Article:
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Lifelines: On-the-Job Training

C. Saphir

I was so unqualified for this job that I didn’t even know to turn it down

Wednesday, July 06, 2016


Photo: Shutterstock

The mesivta I attended offered no formal general studies. No English, no math, no science. I graduated with some sort of diploma, but without any idea of where my vocational interests might lie. 

As long as I was safely ensconced within the yeshivah system, this wasn’t a problem. I did the same thing all my peers did: continued from high school to beis medrash, then to Eretz Yisrael, then to a yeshivah in America. 

Unlike most of my friends, I did not have an easy time in shidduchim. As one year went by and then another, keeping a positive frame of mind became increasingly difficult, and my learning deteriorated significantly. I put a lot of thought into my situation, and decided that I wanted to go to work. 

This turned out to be a much more difficult step than I anticipated, because my family and friends were opposed to the idea. “Who would date you?” they asked. And, “How can you possibly leave yeshivah? You don’t understand the repercussions.” These were comments I heard over and over again. 

I soon realized that if I wanted to take this step, I would have to do it alone, without anyone’s support. But where to begin? 

I met with a vocational counselor, and he advised me to take an aptitude test. The results indicated that I’d make a good police officer. Right. 

I decided to go out and speak to people in the working world — business owners, professionals, rank-and-file employees. Along the way, I met some wonderful people who tried to help me network and meet potential employers. 

About six months into my search, I got a call from one of these people. “I have a few possibilities for you, Yaakov,” he said. “There’s a wholesaler who’s looking for someone to help with sales and returns, a plumber looking for an assistant trainee, and a nursing home chain looking for an IT intern to help with day-to-day operations.” 

I had always been interested in computers, so I decided to go with the IT internship at Golden Age Care (GAC), even though it was an unpaid position.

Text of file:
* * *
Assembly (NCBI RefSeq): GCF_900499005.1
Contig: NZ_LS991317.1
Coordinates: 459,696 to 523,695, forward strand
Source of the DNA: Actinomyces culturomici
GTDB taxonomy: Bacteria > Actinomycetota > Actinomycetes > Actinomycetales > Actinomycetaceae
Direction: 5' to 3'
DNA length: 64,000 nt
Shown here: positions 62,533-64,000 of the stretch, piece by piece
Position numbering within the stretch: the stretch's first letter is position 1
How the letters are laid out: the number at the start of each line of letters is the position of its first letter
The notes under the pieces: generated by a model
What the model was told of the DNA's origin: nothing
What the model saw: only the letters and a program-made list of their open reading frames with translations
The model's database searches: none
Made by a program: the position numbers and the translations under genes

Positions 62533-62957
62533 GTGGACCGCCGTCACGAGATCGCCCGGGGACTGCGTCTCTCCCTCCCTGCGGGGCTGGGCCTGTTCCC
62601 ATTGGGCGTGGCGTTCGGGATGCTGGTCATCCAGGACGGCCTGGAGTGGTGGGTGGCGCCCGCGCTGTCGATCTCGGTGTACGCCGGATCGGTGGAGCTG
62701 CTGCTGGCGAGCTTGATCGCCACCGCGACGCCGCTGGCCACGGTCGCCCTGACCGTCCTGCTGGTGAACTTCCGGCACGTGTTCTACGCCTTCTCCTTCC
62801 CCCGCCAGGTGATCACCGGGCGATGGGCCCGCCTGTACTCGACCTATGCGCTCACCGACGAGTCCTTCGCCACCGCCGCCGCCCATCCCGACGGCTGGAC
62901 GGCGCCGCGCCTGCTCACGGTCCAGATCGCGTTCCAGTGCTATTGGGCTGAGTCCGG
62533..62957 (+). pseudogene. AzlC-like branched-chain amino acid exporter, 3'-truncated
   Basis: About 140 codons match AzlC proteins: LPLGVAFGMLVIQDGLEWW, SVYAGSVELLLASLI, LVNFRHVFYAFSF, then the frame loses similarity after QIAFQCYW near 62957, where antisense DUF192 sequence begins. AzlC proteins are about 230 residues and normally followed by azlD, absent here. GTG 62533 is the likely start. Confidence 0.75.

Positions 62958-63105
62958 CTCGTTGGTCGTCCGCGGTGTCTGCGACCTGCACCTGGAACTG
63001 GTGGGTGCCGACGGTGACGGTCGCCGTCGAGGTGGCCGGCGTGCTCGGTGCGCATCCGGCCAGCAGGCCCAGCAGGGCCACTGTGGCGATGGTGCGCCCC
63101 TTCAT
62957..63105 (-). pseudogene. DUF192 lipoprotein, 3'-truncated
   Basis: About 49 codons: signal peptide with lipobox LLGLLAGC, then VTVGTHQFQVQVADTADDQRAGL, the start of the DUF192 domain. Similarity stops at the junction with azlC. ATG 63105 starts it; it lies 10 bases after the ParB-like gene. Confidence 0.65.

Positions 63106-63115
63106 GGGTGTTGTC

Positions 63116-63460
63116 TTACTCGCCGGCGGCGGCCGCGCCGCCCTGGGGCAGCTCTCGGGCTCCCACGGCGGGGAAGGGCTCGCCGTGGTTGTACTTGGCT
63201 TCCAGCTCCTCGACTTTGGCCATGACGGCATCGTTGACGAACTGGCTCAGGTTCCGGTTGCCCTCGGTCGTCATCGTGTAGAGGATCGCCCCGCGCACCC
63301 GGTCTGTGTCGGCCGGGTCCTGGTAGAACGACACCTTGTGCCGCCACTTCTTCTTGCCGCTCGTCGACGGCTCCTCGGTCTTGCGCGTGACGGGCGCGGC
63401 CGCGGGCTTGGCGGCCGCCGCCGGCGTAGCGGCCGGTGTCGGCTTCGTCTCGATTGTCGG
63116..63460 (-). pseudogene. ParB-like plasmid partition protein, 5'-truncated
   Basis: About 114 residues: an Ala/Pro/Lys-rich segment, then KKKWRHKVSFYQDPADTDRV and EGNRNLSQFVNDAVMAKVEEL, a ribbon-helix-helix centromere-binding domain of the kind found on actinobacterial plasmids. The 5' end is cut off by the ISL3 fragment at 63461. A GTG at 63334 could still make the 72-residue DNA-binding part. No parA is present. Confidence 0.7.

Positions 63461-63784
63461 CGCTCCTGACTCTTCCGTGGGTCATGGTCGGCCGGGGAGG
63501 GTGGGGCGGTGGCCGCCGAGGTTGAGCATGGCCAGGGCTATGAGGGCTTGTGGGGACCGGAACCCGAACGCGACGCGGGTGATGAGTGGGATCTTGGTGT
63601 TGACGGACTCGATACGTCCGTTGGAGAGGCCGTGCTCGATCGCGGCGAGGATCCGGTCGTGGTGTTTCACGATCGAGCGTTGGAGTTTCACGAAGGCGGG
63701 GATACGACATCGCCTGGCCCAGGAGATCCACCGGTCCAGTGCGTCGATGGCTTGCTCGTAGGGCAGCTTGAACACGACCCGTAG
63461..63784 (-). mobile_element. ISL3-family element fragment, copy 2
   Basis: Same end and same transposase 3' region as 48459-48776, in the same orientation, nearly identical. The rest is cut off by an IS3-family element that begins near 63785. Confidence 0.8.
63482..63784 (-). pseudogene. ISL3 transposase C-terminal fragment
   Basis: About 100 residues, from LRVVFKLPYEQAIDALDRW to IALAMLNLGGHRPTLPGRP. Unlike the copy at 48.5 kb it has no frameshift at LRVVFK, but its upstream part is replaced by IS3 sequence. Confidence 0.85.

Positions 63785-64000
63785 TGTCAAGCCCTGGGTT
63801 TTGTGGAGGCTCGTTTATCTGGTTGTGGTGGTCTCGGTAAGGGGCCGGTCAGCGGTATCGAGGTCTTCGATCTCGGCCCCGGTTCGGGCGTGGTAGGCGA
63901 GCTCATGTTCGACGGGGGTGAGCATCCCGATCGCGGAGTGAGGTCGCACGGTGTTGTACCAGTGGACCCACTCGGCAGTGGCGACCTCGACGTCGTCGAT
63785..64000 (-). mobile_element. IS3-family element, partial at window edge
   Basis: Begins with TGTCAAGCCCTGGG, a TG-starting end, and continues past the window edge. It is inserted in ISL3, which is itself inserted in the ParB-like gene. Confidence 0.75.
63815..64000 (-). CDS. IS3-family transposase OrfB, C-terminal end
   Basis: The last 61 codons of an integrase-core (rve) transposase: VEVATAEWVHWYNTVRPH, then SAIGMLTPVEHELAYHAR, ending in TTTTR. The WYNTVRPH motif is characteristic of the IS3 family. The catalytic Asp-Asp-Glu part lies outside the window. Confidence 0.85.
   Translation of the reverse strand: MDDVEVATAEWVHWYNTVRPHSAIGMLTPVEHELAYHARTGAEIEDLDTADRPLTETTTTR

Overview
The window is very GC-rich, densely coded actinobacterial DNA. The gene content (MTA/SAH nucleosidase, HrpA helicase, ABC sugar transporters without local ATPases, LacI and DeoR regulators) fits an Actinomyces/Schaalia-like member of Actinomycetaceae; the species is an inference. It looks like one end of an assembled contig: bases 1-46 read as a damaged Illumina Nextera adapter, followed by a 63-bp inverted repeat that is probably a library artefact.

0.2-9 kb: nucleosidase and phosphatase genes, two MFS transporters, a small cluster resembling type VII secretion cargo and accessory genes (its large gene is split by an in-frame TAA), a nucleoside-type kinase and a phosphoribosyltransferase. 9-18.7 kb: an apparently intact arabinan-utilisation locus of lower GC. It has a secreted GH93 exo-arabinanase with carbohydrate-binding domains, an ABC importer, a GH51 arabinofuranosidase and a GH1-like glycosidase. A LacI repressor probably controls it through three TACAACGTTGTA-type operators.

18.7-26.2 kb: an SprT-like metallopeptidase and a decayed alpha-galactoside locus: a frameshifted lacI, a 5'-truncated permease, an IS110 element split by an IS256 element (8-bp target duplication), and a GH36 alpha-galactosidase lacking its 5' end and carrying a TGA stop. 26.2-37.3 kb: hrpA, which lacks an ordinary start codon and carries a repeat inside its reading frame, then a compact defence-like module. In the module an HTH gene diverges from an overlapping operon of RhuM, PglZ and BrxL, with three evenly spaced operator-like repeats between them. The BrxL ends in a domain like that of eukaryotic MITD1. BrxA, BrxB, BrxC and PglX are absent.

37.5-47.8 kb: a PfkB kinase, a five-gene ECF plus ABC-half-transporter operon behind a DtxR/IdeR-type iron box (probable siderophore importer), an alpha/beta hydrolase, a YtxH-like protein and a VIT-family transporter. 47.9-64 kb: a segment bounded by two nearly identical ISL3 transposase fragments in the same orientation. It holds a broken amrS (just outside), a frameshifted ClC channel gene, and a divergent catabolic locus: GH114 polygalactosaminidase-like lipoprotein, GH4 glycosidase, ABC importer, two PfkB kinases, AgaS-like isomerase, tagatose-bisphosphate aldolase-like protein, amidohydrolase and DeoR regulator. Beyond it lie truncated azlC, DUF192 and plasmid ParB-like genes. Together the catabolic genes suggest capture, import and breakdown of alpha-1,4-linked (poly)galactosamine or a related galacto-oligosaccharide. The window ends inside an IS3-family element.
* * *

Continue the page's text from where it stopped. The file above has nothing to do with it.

On my first day at GAC, I was told to “image these computers from the network.” I didn’t have the slightest clue what that meant. Nor was there anyone to ask, because GAC did not have anyone on-site in charge of its computer system; all of its IT needs were handled by outside companies. 

At a loss for where to begin, I Googled the words “How to image a computer.” Luckily, I came across the right information and figured out what I needed to do.

Photo: Shutterstock

What to do next? Management wasn’t giving me any instructions, but the company employees were happy to keep me busy. Very busy. One employee called me to tell me that his computer had crashed, while another one yelped that the phones weren’t working. As I was hurrying over to the first one to help with his computer, a third employee flagged me down from her desk to let me know the printer was out of ink. 

This went on for the duration of my four-month internship. In addition to helping my coworkers with their computer issues, I spent a good portion of each day logged onto various IT sites that provided me with the information I needed to get through my day. I also spent a lot of time talking to staff members, and slowly, I got a picture of what needed to be done to keep the various computer systems working properly. 

When my internship was over, I still didn’t know what my responsibilities were supposed to have been. But apparently I had done a reasonably good job at whatever it was GAC wanted from me, because they offered me a steady job continuing to do what I was doing, at a salary of $11 an hour.

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